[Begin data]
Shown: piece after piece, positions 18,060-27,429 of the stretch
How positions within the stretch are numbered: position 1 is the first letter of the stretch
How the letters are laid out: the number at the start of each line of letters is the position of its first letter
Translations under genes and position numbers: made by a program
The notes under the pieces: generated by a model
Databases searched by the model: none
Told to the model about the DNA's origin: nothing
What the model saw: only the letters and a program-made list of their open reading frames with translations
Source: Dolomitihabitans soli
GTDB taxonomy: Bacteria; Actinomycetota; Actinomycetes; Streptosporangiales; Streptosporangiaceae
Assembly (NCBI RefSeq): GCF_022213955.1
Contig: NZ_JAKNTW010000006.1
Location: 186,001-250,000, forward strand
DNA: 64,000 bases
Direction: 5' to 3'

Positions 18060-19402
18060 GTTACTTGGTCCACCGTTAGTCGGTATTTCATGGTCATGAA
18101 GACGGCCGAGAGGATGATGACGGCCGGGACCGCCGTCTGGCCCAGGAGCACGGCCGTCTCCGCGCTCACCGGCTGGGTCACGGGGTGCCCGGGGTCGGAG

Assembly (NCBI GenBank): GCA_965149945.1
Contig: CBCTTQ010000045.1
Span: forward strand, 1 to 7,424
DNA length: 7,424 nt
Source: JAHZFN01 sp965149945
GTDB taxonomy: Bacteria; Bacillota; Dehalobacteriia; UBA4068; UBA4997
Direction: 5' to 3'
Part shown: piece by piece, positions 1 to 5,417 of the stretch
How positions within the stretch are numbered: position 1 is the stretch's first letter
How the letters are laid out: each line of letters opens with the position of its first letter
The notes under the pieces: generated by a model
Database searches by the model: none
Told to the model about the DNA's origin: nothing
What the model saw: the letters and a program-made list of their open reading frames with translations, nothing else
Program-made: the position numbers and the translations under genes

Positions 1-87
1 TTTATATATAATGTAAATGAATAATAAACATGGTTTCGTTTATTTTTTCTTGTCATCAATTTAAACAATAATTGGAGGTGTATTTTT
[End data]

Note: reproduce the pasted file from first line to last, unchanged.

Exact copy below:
Shown: piece after piece, positions 18,060-27,429 of the stretch
How positions within the stretch are numbered: position 1 is the first letter of the stretch
How the letters are laid out: the number at the start of each line of letters is the position of its first letter
Translations under genes and position numbers: made by a program
The notes under the pieces: generated by a model
Databases searched by the model: none
Told to the model about the DNA's origin: nothing
What the model saw: only the letters and a program-made list of their open reading frames with translations
Source: Dolomitihabitans soli
GTDB taxonomy: Bacteria; Actinomycetota; Actinomycetes; Streptosporangiales; Streptosporangiaceae
Assembly (NCBI RefSeq): GCF_022213955.1
Contig: NZ_JAKNTW010000006.1
Location: 186,001-250,000, forward strand
DNA: 64,000 bases
Direction: 5' to 3'

Positions 18060-19402
18060 GTTACTTGGTCCACCGTTAGTCGGTATTTCATGGTCATGAA
18101 GACGGCCGAGAGGATGATGACGGCCGGGACCGCCGTCTGGCCCAGGAGCACGGCCGTCTCCGCGCTCACCGGCTGGGTCACGGGGTGCCCGGGGTCGGAG

Assembly (NCBI GenBank): GCA_965149945.1
Contig: CBCTTQ010000045.1
Span: forward strand, 1 to 7,424
DNA length: 7,424 nt
Source: JAHZFN01 sp965149945
GTDB taxonomy: Bacteria; Bacillota; Dehalobacteriia; UBA4068; UBA4997
Direction: 5' to 3'
Part shown: piece by piece, positions 1 to 5,417 of the stretch
How positions within the stretch are numbered: position 1 is the stretch's first letter
How the letters are laid out: each line of letters opens with the position of its first letter
The notes under the pieces: generated by a model
Database searches by the model: none
Told to the model about the DNA's origin: nothing
What the model saw: the letters and a program-made list of their open reading frames with translations, nothing else
Program-made: the position numbers and the translations under genes

Positions 1-87
1 TTTATATATAATGTAAATGAATAATAAACATGGTTTCGTTTATTTTTTCTTGTCATCAATTTAAACAATAATTGGAGGTGTATTTTT